WASHINGTON PRACTICE MATERIALS

Handout for Bridge the Gap, June 19, 2003

Prepared by Kelly Kunsch

 

Introduction

There already is an excellent resource guide on Washington Practice Materials that was prepared by Nancy McMurrer for the 2002 Bridge the Gap program located at: http://lib.law.washington.edu/ref/waprac.html. This handout is intended to complement that work and is not nearly as comprehensive. Another research guide worth mentioning is "Sources of Free Legal Information on Washington State Law" prepared by Mary Whisner at the Gallagher Law Library (UW Law) at: http://lib.law.washington.edu/ref/leglinfo.html.

This handout addresses several topics that come up repeatedly during the "salad days" of legal research and parallels the accompanying presentation.

One item that certainly bears repeating, however, is that the most important reference source for legal research in this state is Washington Legal Researcher’s Deskbook 3d published by the Marian Gould Gallagher Law Library and compiled by its Librarians.

Major Washington Law Libraries (I-5 Corridor)

King County Law Library; Room 807 Administration Building; 500 4th Avenue; Seattle; (206) 296-0940. http://www.kcll.org/

Seattle University Law Library; 900 Broadway (Sullivan Hall is on 12th & Columbia); Seattle; (206) 398-4220. http://www.law.seattleu.edu/library

University of Washington Law Library (Marian Gould Gallagher Law Library); closed Summer 2003. http://lib.law.washington.edu/

Washington State Law Library; Temple of Justice (northwest corner of Capitol Campus); Olympia; (360) 357-2136. http://www.courts.wa.gov/library/

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Finding Books (Treatises) on Washington Law

Probably the best way to find important works covering Washington Law on a particular subject is to ask a person who knows the available resources. Attorneys practicing in the area are excellent resources but, for any number of reasons, you might not want to tap those resources. Don’t forget, law librarians also know what is available in their jurisdiction. Ask the librarian where you work (if there is one) or call a Reference Librarian at any of the libraries listed above.

For a fairly comprehensive listing of Subject Specific Resources, see pages 95-133 in Chapter 4 of Washington Legal Researcher’s Deskbook 3d.

In the alternative, all of the above libraries have online catalogs. It is probably best not to try a subject search initially (Library of Congress subject headings may not be obvious). Instead, do a keyword search to find a relevant work and see what subject headings are used for it.

Major Sets:

Washington Practice (West). Also available on Westlaw (database: WAPRAC).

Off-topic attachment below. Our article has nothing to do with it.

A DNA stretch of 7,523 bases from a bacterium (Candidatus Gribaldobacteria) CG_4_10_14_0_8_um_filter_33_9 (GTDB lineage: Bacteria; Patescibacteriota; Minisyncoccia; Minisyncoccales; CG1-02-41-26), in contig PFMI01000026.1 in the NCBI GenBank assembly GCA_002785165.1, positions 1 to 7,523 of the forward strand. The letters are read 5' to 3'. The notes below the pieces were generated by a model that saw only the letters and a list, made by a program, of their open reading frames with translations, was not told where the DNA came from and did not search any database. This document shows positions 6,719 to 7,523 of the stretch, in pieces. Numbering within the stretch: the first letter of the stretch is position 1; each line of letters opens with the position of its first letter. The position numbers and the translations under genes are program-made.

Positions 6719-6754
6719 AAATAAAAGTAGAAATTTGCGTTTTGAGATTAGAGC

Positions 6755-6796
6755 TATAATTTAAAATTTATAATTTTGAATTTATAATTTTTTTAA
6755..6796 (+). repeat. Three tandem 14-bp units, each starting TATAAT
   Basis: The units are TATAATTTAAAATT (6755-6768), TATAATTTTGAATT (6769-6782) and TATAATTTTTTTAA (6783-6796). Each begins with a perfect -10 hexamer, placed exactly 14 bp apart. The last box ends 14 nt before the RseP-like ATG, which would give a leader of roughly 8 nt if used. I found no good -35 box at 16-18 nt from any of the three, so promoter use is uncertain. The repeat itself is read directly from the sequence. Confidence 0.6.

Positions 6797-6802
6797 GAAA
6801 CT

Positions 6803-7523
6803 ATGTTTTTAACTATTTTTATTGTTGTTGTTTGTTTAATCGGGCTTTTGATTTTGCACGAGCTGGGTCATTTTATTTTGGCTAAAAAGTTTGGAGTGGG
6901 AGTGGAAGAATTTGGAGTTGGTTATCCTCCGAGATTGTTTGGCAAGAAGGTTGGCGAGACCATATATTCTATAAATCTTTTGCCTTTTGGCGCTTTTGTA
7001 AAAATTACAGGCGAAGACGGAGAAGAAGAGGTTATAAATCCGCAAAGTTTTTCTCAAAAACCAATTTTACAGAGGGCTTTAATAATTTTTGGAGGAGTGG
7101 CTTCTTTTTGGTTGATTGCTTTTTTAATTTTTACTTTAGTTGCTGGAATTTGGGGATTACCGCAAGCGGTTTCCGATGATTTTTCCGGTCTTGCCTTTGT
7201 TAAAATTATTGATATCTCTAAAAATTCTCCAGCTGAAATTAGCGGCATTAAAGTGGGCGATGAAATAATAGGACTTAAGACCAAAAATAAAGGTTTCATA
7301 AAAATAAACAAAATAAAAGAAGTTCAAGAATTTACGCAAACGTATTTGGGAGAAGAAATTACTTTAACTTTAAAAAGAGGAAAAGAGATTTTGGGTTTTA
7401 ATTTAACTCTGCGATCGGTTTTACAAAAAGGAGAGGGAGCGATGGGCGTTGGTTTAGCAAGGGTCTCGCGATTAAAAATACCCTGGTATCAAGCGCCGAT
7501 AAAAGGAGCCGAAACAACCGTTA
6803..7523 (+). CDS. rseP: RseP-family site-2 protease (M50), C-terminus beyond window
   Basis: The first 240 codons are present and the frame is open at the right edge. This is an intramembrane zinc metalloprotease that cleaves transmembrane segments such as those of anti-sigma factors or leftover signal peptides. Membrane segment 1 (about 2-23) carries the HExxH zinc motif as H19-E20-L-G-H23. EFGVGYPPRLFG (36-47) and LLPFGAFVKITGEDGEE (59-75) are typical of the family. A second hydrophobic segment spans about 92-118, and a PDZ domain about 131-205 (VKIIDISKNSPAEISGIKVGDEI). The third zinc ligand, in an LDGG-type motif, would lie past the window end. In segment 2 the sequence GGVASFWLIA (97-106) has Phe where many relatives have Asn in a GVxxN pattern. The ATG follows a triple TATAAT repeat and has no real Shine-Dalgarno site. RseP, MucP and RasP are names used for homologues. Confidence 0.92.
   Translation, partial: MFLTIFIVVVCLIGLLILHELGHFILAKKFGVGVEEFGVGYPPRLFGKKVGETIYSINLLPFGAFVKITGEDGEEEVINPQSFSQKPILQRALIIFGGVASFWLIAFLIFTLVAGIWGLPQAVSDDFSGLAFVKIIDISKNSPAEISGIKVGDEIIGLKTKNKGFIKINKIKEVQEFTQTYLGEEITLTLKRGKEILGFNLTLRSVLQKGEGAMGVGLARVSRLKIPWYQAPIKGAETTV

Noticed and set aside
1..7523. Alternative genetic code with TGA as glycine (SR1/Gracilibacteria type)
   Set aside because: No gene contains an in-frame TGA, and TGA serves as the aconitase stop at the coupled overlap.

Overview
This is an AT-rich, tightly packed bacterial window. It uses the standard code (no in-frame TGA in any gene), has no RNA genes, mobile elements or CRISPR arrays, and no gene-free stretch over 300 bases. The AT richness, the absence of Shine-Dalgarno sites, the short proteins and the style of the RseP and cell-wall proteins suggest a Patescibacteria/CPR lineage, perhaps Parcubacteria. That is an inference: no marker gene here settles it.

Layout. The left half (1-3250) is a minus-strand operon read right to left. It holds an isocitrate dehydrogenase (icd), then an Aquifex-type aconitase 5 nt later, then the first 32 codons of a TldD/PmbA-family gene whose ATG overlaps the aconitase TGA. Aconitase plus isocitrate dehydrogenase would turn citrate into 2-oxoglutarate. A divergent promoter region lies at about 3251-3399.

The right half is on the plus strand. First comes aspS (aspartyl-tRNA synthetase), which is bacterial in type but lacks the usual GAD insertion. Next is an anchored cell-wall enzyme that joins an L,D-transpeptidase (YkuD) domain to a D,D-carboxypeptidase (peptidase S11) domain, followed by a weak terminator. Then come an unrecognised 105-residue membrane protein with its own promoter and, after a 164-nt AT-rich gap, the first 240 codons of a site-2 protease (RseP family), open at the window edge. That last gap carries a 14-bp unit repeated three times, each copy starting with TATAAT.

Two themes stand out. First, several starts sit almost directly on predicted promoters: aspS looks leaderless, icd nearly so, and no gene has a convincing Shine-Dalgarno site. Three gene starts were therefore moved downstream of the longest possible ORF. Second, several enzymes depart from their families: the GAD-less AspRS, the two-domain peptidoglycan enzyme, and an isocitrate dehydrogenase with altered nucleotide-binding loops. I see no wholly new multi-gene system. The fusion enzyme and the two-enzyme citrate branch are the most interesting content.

Washington Lawyers Practice Manual (Seattle-King County Bar Association).

Washington State Bar Deskbooks (Washington State Bar Association). Also available on Loislaw (www.loislaw.com or www.loislawschool.com).

Lexis Law Publishing books (formerly Butterworths). Not available via Lexis online service.

City and County Codes

Washington is fortunate to have The Municipal Research & Services Center of Washington that provides digitized copies of virtually every major city and county code. The codes are located on MRSC’s website is at: http://www.mrsc.org/codes.aspx.

Because the codes have become available from different publishers, the searching capabilities and layout can vary from code to code. A few city and county codes are also available on Lexis and Westlaw.

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Administrative Agency Information

Administrative regulations are published in the Washington Administrative Code (WAC). You can hard copy versions in most libraries. The indexing is cursory, at best. The WAC is also available online from the State itself at: http://www.leg.wa.gov/wac/.

The WAC is also available online via Lexis, Westlaw, and numerous other commercial (and free) legal research sites. Pay attention to the currency of the version of the WAC that you are looking at (as you should with any code you use).

Administrative agency decisions vary with each agency. Many are not available. Some are only available in summary form, others in full. Some are only available in print, some only in electronic format, and some in both. A valuable table of availability of agency decisions is located on page 154 of Washington Legal Researchers Deskbook 3d. Of course, the availability of information is constantly changing so a visit to the agency’s website is usually worthwhile. You can also contact the agency itself from its website and inquire about the availability of its decisions. You can locate each agencies website from the state’s homepage: http://www.access.wa.gov/government/awstate.asp.